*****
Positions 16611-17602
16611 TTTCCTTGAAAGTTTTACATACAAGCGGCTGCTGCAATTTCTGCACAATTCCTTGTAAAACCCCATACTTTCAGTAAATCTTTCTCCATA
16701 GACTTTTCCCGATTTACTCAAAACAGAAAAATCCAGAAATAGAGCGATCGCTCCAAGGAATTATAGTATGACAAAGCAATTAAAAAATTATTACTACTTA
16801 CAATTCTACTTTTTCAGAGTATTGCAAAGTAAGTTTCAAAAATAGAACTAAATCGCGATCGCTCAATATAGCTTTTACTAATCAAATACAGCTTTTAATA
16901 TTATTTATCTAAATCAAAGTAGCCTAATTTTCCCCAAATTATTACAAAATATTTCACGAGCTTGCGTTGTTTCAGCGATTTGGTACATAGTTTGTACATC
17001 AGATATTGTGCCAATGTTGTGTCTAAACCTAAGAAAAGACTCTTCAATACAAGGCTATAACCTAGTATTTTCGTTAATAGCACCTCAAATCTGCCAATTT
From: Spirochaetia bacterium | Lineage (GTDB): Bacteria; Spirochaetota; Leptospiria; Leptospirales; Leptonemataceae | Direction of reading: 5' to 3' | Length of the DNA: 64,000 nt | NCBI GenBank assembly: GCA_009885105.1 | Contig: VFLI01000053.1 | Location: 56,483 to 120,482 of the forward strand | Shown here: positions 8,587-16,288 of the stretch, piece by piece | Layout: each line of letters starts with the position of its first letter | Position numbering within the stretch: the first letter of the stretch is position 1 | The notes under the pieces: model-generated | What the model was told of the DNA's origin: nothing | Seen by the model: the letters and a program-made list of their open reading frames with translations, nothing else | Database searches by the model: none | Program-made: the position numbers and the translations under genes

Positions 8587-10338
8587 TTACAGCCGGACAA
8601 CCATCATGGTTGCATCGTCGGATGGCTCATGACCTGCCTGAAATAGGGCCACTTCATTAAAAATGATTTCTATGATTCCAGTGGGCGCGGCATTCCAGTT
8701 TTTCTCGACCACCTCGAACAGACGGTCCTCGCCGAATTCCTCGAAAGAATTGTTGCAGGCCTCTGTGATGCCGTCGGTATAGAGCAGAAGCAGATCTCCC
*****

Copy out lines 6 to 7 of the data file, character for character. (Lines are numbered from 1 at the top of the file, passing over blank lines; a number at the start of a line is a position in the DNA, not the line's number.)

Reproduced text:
17001 AGATATTGTGCCAATGTTGTGTCTAAACCTAAGAAAAGACTCTTCAATACAAGGCTATAACCTAGTATTTTCGTTAATAGCACCTCAAATCTGCCAATTT
From: Spirochaetia bacterium | Lineage (GTDB): Bacteria; Spirochaetota; Leptospiria; Leptospirales; Leptonemataceae | Direction of reading: 5' to 3' | Length of the DNA: 64,000 nt | NCBI GenBank assembly: GCA_009885105.1 | Contig: VFLI01000053.1 | Location: 56,483 to 120,482 of the forward strand | Shown here: positions 8,587-16,288 of the stretch, piece by piece | Layout: each line of letters starts with the position of its first letter | Position numbering within the stretch: the first letter of the stretch is position 1 | The notes under the pieces: model-generated | What the model was told of the DNA's origin: nothing | Seen by the model: the letters and a program-made list of their open reading frames with translations, nothing else | Database searches by the model: none | Program-made: the position numbers and the translations under genes